September 3, 2010--
The new system that New York has been using for adjudicating fouls, if the results of today’s fifth race are a measure, is a complete failure.
Never mind that the new transparency provision whereby the stewards explain their rationale via closed-circuit television for all to see is the equivalent of “because we said so.”
These supposed teachable moments have been, in the main, an embarrassing waste of time. They don’t inform, much less instruct. But that’s beside the point.
For the last several years, the stewards have been given latitude to adjudicate fouls, no longer just strict keepers of the running lanes. For the last several years, it’s been the spirit of the law that mattered, and not just the letter.
If, in the stewards’ view, the infraction cost the impeded horse a placing, the transgressor would be disqualified. If not, if there were no harm, there would be no foul.
Such was the case in yesterday’s fifth race, but the “winner” was wrongly disqualified, anyway.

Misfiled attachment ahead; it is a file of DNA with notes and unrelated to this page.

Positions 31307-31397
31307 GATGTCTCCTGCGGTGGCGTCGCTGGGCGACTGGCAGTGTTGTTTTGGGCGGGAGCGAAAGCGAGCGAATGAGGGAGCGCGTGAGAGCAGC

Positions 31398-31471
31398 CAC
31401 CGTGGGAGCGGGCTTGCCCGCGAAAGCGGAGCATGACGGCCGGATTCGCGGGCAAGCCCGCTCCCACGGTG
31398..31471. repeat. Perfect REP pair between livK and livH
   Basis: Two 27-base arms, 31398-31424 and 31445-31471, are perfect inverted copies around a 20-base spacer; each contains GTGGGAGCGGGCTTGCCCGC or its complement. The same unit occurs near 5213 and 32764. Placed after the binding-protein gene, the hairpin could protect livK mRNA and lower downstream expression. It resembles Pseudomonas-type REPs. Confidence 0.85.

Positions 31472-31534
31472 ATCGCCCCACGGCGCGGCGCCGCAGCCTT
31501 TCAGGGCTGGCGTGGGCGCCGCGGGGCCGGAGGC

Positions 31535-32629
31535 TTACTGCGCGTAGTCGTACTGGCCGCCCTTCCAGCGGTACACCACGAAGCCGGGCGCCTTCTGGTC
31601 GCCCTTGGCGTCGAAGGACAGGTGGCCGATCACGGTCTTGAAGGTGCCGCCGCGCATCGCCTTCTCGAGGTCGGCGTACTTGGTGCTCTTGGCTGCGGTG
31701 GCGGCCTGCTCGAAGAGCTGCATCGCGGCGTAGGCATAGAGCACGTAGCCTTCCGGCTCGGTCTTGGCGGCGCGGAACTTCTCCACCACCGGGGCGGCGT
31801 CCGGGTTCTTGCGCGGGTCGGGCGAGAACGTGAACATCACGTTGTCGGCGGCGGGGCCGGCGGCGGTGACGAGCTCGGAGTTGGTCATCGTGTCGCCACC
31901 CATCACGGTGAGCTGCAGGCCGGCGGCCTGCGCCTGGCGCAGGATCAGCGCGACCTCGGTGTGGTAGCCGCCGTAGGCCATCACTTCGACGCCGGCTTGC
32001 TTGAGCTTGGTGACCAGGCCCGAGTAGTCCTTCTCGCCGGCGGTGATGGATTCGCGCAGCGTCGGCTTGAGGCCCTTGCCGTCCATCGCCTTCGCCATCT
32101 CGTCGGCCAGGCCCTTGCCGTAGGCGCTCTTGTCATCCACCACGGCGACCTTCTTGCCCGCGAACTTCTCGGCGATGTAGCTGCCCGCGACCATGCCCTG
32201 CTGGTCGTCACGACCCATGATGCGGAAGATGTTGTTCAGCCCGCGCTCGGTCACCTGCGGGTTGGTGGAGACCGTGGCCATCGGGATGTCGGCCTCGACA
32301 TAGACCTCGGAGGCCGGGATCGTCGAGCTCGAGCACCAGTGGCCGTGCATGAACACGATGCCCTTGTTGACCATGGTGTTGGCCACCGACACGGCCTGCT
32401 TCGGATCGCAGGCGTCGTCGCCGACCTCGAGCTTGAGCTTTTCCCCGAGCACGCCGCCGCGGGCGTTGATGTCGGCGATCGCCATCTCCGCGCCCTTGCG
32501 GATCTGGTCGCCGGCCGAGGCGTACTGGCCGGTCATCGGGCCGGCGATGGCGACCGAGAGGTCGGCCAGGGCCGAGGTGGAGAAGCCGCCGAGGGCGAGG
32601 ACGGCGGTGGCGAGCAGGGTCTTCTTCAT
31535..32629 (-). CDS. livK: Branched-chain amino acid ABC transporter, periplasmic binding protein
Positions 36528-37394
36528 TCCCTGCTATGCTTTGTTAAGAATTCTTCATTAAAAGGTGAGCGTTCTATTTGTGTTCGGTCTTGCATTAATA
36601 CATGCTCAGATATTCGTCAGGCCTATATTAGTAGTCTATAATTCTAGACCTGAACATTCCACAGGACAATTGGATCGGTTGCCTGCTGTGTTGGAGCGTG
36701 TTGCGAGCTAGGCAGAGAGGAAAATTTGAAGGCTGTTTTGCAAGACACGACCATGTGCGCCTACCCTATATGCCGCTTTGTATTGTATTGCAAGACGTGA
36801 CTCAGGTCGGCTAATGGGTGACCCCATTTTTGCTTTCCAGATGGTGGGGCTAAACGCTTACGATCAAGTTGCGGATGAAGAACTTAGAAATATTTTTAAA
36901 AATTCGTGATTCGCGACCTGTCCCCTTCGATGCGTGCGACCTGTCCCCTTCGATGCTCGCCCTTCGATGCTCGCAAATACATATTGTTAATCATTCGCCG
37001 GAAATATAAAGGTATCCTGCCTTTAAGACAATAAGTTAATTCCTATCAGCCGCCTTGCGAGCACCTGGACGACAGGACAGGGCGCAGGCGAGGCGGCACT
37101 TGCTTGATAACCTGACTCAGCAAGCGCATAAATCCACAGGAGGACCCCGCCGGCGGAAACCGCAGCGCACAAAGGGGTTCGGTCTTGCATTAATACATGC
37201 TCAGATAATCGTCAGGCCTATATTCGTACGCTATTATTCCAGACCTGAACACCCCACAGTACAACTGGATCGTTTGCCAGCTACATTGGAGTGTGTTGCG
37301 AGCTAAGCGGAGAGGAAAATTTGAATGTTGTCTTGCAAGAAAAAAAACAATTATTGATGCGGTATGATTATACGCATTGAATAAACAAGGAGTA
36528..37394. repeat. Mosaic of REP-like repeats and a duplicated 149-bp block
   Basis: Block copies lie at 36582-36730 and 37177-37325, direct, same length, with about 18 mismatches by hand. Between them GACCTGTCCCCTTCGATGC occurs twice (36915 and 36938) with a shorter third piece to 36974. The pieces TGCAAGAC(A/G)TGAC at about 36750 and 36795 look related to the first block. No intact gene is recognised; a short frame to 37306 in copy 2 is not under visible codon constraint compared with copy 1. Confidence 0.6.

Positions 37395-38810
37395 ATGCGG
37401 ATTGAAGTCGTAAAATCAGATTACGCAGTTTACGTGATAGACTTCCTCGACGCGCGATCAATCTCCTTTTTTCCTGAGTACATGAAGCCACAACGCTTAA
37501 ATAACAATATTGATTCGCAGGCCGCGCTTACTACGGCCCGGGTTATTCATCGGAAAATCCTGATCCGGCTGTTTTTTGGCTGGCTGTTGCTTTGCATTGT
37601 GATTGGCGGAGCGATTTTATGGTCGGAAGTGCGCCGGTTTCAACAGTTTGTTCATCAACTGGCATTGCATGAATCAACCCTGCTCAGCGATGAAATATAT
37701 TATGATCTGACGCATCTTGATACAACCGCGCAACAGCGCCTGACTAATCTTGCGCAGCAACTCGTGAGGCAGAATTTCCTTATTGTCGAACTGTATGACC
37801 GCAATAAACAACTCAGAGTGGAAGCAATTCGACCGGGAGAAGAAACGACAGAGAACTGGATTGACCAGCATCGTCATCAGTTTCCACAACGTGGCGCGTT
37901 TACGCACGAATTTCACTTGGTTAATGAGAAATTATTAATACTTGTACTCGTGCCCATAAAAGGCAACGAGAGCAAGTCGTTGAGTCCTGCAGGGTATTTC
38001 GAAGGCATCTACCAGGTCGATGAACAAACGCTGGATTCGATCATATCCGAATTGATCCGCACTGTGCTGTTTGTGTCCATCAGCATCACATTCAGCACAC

Where is the common sense, the fact that it was an unraced two-year-old filly that was the culprit?
Forget that co-leading rider Javier Castellano does not have the reputation of a rough or reckless jockey. If he has been, I never heard that. Ever.
And forget, too, that Castellano tried his best, to no avail, admittedly, to keep a straight course with his young, green mount.
But what’s worse, Pelican Lake, the very controversial non take-down on August 6, was far more egregious, that horse practically knocking over a rival while altering course because he was trapped. You're not supposed to bull your way out of a hole, but Pelican Lake did just that.
This clearly wasn’t the case in today’s fifth race. The filly drifted, yes. She “altered course,” according to the printed explanation.
But what was the actual reason for the disqualification? Did it cost Oversees Market the win? Absolutely not, the minor incident having occurred in the shadow of the wire.
Did it cost Oversees Market, in a head to head battle with Simply Delightful for the place, a money position? Certainly not.
So then why the disqualification? For altering course? Horses alter course in races all the time. Castellano certainly didn’t appear to be seeking an unfair advantage.
The biggest crime is that the incident occurred right in front of the stands.
The non disqualification of Pelican Lake and the disqualification of Palooza, when played as mirror images, indicate just how radically inconsistent the New York stewards are.
And in this game that’s the worst thing you could say about any official.